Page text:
Friday, July 26, 2019

Think of Greek farmers when you next eat a peach or an apple!

Yes, think of Greek farmers, whose trials and tribulations these days are almost too many to bear.

Let's start with the epic storm that hit Northern Greece on July 10th. Galeforce winds of 60 mph came out of nowhere, leaving 7 dead and at least 100 injured in Chakidhiki, not far from Thessaloniki. Aftermath photos/videos of the village of Nea Playia remind us of hurricane damage we see somewhere in Florida every year. But for the Greeks it was not business as usual.

News of violent storms, floods, and earthquakes around the globe rarely takes us past damage photos and casualty reports. What happens down the line to real people who have to pick up the pieces literally and figuratively? For some farmers in Northern Greece, July 10th was a total disaster.

80.000 stremmata or 20,000 acres were devastated in the Nomos of Imathia alone which includes the municipalities Verria, Alexandreia and Naousa -- with a total of nearly 100,000 acres affected throughout N. Greece...Some families lost entire crops. The freak storm was preceded by 3 hailstorms in the Naousa area, damaging peaches, nectarines, cherries, apples and pears. Hail brings heartbreak and hard times for people, especially those who live in villages working their farms just like they have for decades.

On July 10th, entire trees were uprooted, greenhouses were destroyed, and irrigation systems were knocked out. It's a long road back as government compensation may not come till the end of the year when total losses can be analyzed by two agencies. Meanwhile farmers have to pay their bills, including insurances/fees and loans. Some farmers say that without immediate monetary aid they may have to throw in the towel.

Many farmers already have, digging up trees to either plant something else or to just get out of the game. Climate change and the dreaded hailstorms too often make selling fruit for juice the only viable commercial option. Actual income from farm production is often poor and/or unreliable. It is not unusual for distributors or coops to pay late. I have met farmers who were waiting after a year to be paid or had not been paid at all...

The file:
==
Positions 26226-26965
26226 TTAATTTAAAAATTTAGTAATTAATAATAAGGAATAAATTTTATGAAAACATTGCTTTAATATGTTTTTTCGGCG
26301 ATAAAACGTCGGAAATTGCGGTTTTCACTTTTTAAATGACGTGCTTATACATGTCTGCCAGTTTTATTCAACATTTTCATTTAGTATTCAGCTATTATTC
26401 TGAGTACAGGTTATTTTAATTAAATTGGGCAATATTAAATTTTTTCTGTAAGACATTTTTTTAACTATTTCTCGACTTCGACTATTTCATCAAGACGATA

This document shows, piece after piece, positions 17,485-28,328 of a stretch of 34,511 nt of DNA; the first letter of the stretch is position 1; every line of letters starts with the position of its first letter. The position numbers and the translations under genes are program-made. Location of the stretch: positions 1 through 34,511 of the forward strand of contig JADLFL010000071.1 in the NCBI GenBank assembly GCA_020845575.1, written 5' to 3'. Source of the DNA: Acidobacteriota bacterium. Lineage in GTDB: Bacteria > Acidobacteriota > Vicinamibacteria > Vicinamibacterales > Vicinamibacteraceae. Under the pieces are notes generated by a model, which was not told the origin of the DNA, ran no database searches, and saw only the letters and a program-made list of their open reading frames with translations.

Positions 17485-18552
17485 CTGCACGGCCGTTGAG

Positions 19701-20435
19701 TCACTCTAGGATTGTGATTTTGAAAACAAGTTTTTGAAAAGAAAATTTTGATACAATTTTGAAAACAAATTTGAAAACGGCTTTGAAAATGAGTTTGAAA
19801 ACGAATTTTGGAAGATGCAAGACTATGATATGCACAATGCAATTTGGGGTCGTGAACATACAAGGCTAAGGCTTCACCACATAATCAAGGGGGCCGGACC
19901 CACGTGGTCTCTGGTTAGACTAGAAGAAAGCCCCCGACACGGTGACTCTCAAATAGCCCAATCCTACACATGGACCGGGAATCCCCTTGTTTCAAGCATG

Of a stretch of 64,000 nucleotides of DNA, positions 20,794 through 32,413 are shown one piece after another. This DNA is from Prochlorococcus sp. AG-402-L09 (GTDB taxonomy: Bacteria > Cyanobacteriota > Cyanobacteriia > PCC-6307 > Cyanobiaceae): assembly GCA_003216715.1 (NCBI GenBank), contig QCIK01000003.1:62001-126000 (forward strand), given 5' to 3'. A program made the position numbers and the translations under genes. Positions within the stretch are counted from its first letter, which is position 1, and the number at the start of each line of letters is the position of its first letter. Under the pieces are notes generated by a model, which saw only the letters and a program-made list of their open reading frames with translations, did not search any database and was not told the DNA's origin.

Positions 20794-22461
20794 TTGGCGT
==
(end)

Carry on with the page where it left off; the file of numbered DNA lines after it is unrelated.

And what about the ongoing EU Embargo against buying goods from Russia prompted by the 2014 annexation of Crimea and the retaliatory Russian sanctions against buying EU goods? At that time, Russia absorbed 90% of Greece's peach exports and 60% of the strawberries -- much of which then ended up rotting in trucks at the borders. 30% of all Greek agri-food exports had been going to Russia. Redirecting exports has been one solution, while another has been going through "middlemen" like the Eurasian Economic Commission. Flimsy, inadequate markets only add to the woes of Greek farmers who simply may not be able to sell what they grow, let alone make a profit.

The ongoing financial crisis has, of course, presented another set of problems. Approximately 1/2 million Greeks have left to find work in other countries, causing a serious "brain drain."  Greece has the highest unemployment rate in the EU at 17.6%. But a marked distaste for working in the fields -- especially by people under 30 (40% unemployment!) -- has caused farmers to rely on foreign workers, mainly from neighboring Albania...much as US farms depend on Mexican workers. Still, there is a farm labor shortage this year for critical jobs like thinning out the cling peach trees so that the fruit will be bigger.

So when you next eat a peach or an apple, think of Greek farmers. For some in the Naousa area, the freak July 10th storm may have been the straw that broke the camel's back.